Tom Luthy is in the business of raising bulls that produce more meat

For some farmers there is nothing prettier than a herd of Herefords grazing in the pasture. Tom Luthy III is one of those farmers. Tom owns a 200-acre farm in Laclede County; LIII Farms. He said, “We farm a total of about 350 acres.” That includes his father’s farm.
Located between Long Lane and Lebanon, Mo., LIII Farms is home to 100 registered Herefords.
When asked about his breed of choice, Tom said, “The easy answer is that’s what I grew up with.”
But that’s not the only reason for his selection. He explained, “My motto is consistency, efficiency and ideal cattle. I think that describes Herefords very well.” He explained that efficient means, “they can convert grass and many different conditions across the country into meat. They’re very efficient at making meat.”
Tom and his wife, Siu, have a 3-year-old daughter, Clare. He said, “The docile nature of Herefords is a big thing. I like being able to have my daughter around the cattle.”
Tom added, “I also think we’ve been able to improve on the meat quality in the Hereford breed. That’s why we’ve focused on them alone. I like the way they taste, too.”
He has had Herefords, “all my life, which would be over 30 years, since my dad’s been in it. Personally, I’ve branched out on my own for 14 years.”
He really likes Herefords because, “they’re easy to raise.” He added, “It’s easier with Herefords, given their nature and their ability to live on many conditions.”
LIII Farms raises registered seedstock. Tom said, “The majority are sold through private treaty. We also participate in some production sales.”
They raise bulls. He said, “That’s our primary selling point.”
Tom observed, “We have had a tremendous amount of interest in our Hereford bulls because I think there are so many Angus cows. People want to make the black/white cross. So I’m seeing a lot more interest in the past few years; people that are not our normal customers – people that are more Angus types. I think there’s always going to be a back and forth there.”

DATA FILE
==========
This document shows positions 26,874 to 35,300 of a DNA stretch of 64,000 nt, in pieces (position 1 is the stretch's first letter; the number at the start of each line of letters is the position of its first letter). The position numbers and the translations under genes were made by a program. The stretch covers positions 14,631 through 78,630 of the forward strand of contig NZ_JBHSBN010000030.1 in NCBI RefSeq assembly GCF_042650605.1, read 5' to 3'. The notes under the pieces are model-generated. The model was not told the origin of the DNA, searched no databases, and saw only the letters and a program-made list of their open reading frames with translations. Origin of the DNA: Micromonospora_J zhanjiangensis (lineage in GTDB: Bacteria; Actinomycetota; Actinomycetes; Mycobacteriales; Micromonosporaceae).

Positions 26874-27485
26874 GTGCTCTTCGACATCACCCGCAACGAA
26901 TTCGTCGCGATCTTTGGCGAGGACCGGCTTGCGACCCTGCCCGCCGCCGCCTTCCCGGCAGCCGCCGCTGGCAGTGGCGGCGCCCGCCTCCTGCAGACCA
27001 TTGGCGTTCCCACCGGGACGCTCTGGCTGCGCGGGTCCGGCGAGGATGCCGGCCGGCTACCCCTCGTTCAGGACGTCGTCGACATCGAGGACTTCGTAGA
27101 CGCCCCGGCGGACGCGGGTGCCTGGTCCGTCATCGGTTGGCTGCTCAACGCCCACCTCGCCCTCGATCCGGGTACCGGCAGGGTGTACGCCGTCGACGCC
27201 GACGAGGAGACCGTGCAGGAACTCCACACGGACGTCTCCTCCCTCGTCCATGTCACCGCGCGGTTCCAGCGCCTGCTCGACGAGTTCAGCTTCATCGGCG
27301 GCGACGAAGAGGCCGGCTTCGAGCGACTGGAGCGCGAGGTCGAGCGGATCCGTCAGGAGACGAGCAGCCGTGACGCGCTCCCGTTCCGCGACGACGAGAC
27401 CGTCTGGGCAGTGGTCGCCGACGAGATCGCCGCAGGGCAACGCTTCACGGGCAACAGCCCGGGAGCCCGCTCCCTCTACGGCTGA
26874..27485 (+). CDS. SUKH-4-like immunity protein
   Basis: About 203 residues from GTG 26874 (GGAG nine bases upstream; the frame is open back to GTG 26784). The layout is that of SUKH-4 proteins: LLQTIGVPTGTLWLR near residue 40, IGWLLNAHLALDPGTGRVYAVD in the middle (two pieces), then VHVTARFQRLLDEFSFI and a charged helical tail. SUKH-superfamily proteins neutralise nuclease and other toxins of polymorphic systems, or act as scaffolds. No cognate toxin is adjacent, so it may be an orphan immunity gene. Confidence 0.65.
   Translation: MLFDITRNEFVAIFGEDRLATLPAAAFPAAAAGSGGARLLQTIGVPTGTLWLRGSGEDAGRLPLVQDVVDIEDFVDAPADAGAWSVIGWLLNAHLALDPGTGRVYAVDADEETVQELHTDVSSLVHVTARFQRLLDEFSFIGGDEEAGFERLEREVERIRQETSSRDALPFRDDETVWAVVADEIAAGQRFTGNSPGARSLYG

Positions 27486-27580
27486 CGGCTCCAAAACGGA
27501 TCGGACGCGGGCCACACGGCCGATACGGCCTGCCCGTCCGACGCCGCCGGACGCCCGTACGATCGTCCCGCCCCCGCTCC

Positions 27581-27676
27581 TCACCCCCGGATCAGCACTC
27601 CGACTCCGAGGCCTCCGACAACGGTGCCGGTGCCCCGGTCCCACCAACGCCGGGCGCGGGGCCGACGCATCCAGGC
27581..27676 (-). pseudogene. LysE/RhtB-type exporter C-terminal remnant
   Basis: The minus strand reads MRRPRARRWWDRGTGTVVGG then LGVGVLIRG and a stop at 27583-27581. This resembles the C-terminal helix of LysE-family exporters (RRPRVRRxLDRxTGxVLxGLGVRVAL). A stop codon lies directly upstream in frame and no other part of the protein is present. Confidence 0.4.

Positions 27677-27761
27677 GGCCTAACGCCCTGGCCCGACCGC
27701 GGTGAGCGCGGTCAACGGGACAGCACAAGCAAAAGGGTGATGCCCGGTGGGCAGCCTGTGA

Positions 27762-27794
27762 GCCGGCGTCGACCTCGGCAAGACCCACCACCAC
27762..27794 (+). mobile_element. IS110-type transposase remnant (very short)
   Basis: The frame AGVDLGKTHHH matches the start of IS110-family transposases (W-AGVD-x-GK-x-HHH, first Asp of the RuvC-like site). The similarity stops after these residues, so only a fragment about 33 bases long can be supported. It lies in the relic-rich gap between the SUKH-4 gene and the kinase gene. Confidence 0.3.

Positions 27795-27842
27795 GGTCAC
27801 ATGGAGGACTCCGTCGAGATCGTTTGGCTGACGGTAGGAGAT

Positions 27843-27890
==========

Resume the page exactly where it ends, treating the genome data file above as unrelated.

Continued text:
Currently they have 30 bulls. They sell their bulls in the spring and in the fall. Tom stated, “Within the next two years we will have our first bull production sale.”
When looking at important characteristics of herd bulls, Tom said, “Number one is their carcass traits. I want them to pass on the carcass. I like to see a docile bull, because I believe those traits are also passed on. Then just being phenotypically correct.”
When it comes to the most valued traits in a Hereford cow Tom said, “I think the common answer is their docile nature. That’s a very known trait in a Hereford. I think one that’s really overlooked is their longevity. Hereford cattle can produce for many years.”
Tom commented, “If I would pass any information along to consumers it’s that we’re really striving to improve the carcass in the Hereford breed, not just in our herd but in the breed as a whole. We’re trying to create Hereford cattle that really produce quality beef.”
Tom stressed, “Our focus is for performance and genetics, and passing that on to our consumers.”
Embryo transfer is one way he is improving his herd. Tom said, “We utilize co-op herds, so we don’t have recipient cows ourselves. We implant our embryos into someone else’s recipient herd. Then we pay for a live, weaned calf. You’re buying your own cattle. That way they’re getting paid for the calf they aren’t having, or keeping, and also the rental fee.”
He focuses on two or three donor cows and only uses about a dozen recipients. “We’re trying to taper that down as we go along,” he stated.
Tom said, “We’ve raised the donor cows that we’re using and a lot of the EPDs (Expected Progeny Difference) that you have across the breeds have Dollar Indexes.” He explained, “They’re essentially taking EPDs, combining certain EPDs and that gives you a snapshot in these Dollar Indexes. A lot of producers are relying on those now just to have a quick snapshot of an animal and if they want to utilize those genetics.”
Tom stated, “We have two of the top three Hereford females in the Dollar Index performance this year, that we’ve raised.”
He advised anyone wanting to start a Hereford herd to, “start with good females, because you can more easily find great bulls. But it takes a long time to build high quality females.”


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